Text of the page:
Weekly wrap - Friday 20th November
The rush to Christmas
If you hadn't already heard it from everyone else, we are about 30 days from Christmas.
Which means we need to mention timeframes and deadlines. To give some context: if you signed a contract this weekend, you’re 30 days away from Christmas. We’re very close to the cutoff period of any bank that will actually make a settlement before Christmas. So be really mindful when you sign a contract. Over these next 30 days in particular, what does it look like when you sign a contract with 14 days finance? Don't take the traditional path, which is just taking that number for granted.
Reach out to your broker. Can the banks meet those timelines? We've seen settlements already for 45 days that are going to land on the 28th. That's not going to happen. The good news is: we absolutely have banks that can meet that timeframe, but we also have a lot that may not. The reality is that the world sort of stops for about two weeks.
An interesting update was published in The Australian. It quotes ANZ which had previously given some predictions about how they felt the market would perform through COVID. Their initial indications were that the property market would decrease by around 10%, which was quite a common thread. Now the prediction is actually the opposite: the market is expected to increase by about 9%. Brisbane is expected to increase by 9.5%. Sydney and Melbourne are expected to be in the 8.8% to 9.5%. This illustrates the difficulty of trying to time the perfect moment to buy.
There are two things you can negotiate on when purchasing a property: one is terms, and two is price. At the moment, since there are multiple offers and heat in the market with people trying to get in, having those terms and being able to settle before Christmas is going to be a really attractive offer, but there will only be a number of banks that can do that, so remember to have a chat with your broker.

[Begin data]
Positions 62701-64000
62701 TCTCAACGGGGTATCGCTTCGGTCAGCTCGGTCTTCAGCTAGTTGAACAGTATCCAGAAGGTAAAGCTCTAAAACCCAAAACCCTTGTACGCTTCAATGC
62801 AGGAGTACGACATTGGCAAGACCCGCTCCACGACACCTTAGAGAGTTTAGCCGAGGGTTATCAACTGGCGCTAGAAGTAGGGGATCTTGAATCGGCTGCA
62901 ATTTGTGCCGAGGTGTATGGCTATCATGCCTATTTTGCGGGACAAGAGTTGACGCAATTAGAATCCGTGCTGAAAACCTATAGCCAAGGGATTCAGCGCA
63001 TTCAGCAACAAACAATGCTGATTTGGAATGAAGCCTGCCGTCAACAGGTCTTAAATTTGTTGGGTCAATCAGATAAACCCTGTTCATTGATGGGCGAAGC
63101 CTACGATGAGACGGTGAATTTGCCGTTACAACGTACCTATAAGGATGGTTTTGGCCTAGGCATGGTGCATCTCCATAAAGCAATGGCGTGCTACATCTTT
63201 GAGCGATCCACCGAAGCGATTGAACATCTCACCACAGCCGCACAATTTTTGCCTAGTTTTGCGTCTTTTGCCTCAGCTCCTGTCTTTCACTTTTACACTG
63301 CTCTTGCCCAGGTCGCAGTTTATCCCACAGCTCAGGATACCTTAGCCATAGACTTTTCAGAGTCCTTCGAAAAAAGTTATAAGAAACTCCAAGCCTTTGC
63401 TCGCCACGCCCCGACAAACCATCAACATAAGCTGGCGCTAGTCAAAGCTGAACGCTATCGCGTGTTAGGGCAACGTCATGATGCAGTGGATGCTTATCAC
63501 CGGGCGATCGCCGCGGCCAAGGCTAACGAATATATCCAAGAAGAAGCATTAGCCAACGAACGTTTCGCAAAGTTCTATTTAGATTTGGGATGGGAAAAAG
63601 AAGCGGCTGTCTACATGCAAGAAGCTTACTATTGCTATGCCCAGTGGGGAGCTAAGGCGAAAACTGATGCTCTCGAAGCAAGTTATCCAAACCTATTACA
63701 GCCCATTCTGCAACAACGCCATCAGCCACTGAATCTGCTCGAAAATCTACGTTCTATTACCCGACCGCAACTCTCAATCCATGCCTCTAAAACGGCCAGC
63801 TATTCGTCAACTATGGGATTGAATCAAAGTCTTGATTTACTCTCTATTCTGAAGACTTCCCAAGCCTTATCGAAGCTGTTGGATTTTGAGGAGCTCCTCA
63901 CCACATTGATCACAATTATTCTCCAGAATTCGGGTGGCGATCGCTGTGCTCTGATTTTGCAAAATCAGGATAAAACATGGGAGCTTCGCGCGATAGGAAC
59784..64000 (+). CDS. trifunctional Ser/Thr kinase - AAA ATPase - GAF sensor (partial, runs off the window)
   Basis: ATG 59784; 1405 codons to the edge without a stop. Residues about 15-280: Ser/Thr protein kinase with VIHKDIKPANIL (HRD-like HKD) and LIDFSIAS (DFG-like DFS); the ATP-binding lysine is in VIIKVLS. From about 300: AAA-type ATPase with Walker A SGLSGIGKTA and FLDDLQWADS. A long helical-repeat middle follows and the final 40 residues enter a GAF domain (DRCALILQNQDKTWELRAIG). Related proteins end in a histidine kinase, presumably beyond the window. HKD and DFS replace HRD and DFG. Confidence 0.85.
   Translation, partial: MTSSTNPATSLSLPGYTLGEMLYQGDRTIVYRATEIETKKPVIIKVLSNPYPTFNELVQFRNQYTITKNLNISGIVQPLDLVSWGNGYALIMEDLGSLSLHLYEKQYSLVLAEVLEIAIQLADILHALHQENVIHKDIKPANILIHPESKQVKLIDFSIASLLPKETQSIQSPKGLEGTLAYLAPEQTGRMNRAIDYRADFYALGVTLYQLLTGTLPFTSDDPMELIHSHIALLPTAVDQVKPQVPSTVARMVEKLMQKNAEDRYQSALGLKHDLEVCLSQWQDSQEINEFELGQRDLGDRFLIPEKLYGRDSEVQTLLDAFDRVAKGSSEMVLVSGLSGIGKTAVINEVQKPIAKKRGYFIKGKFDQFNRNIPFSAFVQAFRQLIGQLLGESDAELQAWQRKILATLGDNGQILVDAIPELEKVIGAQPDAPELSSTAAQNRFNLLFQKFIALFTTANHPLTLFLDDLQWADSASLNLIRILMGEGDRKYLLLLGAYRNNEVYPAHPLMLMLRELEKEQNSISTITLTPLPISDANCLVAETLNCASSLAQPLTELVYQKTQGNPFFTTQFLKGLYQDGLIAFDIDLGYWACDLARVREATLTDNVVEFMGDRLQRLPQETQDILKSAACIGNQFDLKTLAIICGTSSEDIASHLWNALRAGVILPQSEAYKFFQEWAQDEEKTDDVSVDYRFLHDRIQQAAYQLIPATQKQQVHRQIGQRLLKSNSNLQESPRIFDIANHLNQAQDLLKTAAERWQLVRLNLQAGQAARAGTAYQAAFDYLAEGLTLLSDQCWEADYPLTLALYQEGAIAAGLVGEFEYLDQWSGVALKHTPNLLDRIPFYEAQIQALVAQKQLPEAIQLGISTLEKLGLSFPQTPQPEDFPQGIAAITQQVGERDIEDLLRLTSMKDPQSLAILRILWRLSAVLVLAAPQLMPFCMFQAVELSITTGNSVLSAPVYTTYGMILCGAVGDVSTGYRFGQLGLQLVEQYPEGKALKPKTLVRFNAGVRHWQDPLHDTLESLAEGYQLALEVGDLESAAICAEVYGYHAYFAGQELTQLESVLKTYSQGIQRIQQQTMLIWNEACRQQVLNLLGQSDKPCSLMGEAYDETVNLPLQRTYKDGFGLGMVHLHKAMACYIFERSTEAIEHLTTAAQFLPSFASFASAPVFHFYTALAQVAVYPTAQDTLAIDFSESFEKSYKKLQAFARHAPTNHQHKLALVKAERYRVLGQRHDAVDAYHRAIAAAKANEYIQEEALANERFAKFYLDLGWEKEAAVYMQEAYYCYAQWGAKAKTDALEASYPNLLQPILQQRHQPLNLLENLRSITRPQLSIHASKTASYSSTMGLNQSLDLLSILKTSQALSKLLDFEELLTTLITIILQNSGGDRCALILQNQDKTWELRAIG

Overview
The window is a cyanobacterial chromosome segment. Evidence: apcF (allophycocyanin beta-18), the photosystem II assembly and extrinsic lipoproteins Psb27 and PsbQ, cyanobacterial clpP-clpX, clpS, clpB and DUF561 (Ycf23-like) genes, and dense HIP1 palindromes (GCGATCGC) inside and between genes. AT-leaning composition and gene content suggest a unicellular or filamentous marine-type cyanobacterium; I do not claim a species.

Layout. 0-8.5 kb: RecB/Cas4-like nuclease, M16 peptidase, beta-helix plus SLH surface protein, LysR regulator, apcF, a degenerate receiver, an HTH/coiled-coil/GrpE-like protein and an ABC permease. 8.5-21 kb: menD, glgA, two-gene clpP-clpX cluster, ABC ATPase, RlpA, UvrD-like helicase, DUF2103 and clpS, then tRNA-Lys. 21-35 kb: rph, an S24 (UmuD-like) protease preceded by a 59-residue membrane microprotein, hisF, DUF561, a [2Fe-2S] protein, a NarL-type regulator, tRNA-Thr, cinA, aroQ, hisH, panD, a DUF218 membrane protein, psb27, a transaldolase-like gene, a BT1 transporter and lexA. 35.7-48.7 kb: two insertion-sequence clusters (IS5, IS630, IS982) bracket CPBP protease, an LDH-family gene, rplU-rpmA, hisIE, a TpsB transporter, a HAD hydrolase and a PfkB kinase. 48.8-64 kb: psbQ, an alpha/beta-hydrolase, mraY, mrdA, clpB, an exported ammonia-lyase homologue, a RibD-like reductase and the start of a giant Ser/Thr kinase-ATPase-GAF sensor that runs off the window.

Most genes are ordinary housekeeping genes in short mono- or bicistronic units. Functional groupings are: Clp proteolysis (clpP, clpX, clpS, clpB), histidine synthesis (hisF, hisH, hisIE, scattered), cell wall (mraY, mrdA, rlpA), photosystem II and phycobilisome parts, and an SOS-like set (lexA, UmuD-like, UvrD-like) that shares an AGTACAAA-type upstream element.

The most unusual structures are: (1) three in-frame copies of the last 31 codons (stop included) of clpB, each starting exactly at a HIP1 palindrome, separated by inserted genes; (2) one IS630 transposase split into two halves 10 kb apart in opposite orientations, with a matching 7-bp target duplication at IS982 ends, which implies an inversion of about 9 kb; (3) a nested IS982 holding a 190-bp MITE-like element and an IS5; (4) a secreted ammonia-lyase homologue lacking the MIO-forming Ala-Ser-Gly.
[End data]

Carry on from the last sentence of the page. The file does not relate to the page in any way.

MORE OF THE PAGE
This week again, we've seen a four-year fixed rate for owner occupied loans at 1.89% pa. Potentially, if you're looking to refinance, you might also be entitled to a $2,000 cash back.
As far as investors are concerned, there's three-year fixed rates at 2.24% pa or 2.39% pa. Most investors have been doing their numbers on 5% pa in the last two years.
We would like to share a client story: they have an investment loan that happens to be split across two banks. Two properties are involved. The clients don't have any debt on their own occupied home, have approached these two major banks a number of times to request a discount on the interest rate, only to be rejected. The rates are sitting at about 4.5% pa variable. Their loans are on packages, so the clients are also paying around $400 a year for the privilege of having a ‘supposed’ discounted interest rate as well. We were able to go to a bank that actually worked off the interest rate based on the security, as opposed to the purpose of the loan. We were able to take that from 4.5% pa to 2.19% pa variable, without ongoing fees, so that we also saved them $700 on the two package fees that weren't doing anything to be fair. And that equates to over $7,000 a year in interest savings for them.
Remember: we're here to help. A lot of people don't even know what their own bank is offering, let alone what other banks in the market are. So reach out to us, we can figure out the best option for you. It's not about refinancing, it's just about making sure that you're getting access to the rates that are currently in the market.